Remember, everyone, that the BIRLS database was compiled by Federal clerks at the Department of Veterans Affairs (VA) who had to rely on second-hand information. As one of the clerks who regularly submitted data to it (in the 1980s), I can vouch for its occasional inaccuracy. The chief function of BIRLS "first notice of death" was to suspend running awards in a timely fashion, thus saving the Government money. Accordingly, it was whenever word came to the VA from a family member or funeral home, usually on a form requesting a flag for burial purposes. Often, but not always, a certified copy of death certificate would follow. Occasionally the wrong vet was suspended; often, a duplicate record was generated, that had to be merged later. In earlier times, BIRLS "first notice of death," especially for World War One and previous veterans, was filed by postmasters when quarterly (QUARTERLY! NOT MONTHLY!) claim checks were returned as undeliverable because of recipient decease. This is particularly prevalent for Depression-era widows. Further, you won't find much before 1972 on the database unless there was a running award; that's the date "Black Betty" was installed and the TARGET computer system was originated.
For some of these more obscure references (born in 1821, died in 1976), they may be simple typos. Or, alternatively, they came from the Memorial Affairs Division. The form which generated the data was commonly a request for government headstone (could not be issued for anyone living, hence the bogus "date of birth" or "date of death" would sometimes be the year 1900 or the date of request). The VA began issuing the markers also in 1972. Headstones count as a Federal benefit, and "Black Betty" could not issue the benefit until decease.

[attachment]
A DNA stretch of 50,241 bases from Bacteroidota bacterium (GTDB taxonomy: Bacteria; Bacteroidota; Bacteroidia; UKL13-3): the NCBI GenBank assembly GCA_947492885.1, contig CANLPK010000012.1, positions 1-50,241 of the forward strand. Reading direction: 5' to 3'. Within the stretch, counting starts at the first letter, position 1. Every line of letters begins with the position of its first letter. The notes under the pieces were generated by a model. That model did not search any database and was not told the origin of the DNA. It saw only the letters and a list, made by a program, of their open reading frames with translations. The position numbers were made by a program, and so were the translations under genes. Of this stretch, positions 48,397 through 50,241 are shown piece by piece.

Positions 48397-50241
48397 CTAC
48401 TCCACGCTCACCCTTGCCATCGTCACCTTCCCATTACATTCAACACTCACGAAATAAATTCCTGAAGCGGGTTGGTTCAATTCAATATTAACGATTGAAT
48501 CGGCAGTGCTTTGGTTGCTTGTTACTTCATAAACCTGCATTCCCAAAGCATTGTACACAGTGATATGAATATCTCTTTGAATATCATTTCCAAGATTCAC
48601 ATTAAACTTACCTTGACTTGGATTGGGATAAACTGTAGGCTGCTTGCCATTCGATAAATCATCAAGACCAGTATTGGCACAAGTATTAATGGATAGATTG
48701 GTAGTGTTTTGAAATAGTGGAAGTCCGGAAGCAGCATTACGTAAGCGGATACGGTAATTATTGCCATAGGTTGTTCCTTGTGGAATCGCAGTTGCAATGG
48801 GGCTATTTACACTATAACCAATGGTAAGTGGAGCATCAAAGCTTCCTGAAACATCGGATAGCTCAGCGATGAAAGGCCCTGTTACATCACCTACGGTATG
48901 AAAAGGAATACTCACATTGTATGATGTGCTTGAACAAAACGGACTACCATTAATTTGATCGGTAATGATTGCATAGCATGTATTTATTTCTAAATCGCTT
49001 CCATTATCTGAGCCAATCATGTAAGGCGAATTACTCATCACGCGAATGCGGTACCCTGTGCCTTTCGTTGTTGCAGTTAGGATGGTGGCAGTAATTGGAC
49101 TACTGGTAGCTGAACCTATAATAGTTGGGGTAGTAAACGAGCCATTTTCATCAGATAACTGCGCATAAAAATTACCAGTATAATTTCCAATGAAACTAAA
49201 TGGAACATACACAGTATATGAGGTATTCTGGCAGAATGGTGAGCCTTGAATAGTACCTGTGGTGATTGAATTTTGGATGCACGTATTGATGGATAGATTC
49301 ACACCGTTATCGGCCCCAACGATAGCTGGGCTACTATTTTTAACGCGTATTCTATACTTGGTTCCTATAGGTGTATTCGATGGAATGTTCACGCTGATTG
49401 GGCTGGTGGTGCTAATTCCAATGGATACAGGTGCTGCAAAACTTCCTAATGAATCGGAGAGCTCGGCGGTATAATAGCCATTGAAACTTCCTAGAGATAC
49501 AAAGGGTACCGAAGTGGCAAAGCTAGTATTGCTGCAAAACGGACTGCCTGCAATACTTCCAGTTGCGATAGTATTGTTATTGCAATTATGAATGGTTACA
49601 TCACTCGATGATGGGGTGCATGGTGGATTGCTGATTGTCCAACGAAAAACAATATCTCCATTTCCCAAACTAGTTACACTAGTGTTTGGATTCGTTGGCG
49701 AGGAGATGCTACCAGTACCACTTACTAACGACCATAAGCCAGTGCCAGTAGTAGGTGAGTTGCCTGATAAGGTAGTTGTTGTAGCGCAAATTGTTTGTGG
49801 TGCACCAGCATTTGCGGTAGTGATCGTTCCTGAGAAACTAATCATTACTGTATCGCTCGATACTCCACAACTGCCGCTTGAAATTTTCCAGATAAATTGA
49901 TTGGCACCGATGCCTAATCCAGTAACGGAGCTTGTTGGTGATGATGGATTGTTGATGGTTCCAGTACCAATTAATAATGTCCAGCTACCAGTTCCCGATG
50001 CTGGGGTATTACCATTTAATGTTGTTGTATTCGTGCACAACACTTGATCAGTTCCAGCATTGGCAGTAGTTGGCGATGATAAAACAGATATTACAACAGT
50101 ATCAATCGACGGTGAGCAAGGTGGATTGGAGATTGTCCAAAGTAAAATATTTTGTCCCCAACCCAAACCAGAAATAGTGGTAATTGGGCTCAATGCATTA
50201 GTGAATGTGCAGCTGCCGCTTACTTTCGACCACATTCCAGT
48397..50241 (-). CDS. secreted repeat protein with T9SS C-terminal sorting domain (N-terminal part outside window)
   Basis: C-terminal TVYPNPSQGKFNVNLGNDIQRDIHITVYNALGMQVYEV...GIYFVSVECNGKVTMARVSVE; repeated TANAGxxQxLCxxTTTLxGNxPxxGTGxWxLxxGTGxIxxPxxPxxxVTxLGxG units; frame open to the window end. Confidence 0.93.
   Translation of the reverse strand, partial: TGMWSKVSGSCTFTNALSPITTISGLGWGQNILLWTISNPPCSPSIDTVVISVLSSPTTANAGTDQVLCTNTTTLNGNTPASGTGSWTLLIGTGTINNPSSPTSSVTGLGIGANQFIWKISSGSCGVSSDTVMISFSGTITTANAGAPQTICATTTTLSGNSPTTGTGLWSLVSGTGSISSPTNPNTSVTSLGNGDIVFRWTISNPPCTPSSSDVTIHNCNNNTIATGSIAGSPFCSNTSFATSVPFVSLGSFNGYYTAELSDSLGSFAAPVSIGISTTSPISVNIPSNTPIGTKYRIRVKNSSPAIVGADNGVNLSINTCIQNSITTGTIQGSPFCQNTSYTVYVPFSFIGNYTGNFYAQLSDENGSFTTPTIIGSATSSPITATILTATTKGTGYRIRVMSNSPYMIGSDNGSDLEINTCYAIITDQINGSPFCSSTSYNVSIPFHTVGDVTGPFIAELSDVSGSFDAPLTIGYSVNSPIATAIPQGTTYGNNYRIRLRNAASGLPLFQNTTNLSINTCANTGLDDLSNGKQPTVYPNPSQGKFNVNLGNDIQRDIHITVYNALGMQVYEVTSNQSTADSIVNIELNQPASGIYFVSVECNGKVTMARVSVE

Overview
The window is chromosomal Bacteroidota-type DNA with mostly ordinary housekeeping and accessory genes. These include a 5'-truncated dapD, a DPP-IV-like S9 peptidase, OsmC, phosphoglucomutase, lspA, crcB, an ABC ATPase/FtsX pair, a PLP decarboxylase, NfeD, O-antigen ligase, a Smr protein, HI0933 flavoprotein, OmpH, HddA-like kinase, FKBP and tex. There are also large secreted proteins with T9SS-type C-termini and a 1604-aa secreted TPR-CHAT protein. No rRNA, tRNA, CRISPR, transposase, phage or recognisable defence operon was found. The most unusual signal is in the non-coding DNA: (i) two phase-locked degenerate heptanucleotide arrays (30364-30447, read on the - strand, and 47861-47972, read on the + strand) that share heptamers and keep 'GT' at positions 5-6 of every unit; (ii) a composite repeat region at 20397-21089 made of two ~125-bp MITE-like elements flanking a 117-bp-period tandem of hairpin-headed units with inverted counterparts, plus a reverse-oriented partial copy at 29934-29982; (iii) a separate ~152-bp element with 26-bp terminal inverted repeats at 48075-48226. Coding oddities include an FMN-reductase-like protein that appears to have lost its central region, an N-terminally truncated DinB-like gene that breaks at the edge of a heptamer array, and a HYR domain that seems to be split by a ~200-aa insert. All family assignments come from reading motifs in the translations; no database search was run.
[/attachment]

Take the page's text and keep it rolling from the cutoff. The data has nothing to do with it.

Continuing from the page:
A third anomaly to consider. Claims often came/come into the VA without the proper claim number on them. Clerks were/are responsible for setting up the claim in a timely fashion, and it often was/is days or weeks later that the vet was/is properly identified. This often happened with Spanish-American War and World War One vets, hence the thousands of dates with no names. But look closely, and you'll see that a nine-digit number was assigned to each and every one of them. The VA had blocks of "Social Security" numbers it could assign to unidentified vets. These numbers were retired, not recycled, when the vet was properly identified and the claim files (already existing under a C-number) were merged. In the late 1970s it went the other way. Social Security Number was used as the default file ID and the C-numbers, assigned in the 10,000,000 series, were retired. Only a very few Civil War veterans ever had these "Social Security Number" files, but again it's chiefly for flags, headstone re-issue, or widow benefit. The retired numbers are all still on BIRLS, and in the larger TARGET system they point to the C-file number and data which were not included in the VA data release to Ancestry.
Rest assured, the original pieces of paper generating these records survive and can be found either in VA offices, at Records Holding Centers, or soon, maybe, at branch archives locations throughout the country. Make a Freedom of Information request and wait a year or so. Be sure to include the VA File Number if you have it, or the Social Security Number if you don't.
Many, many World War Two and previous veterans are simply not on there. But good luck anyway.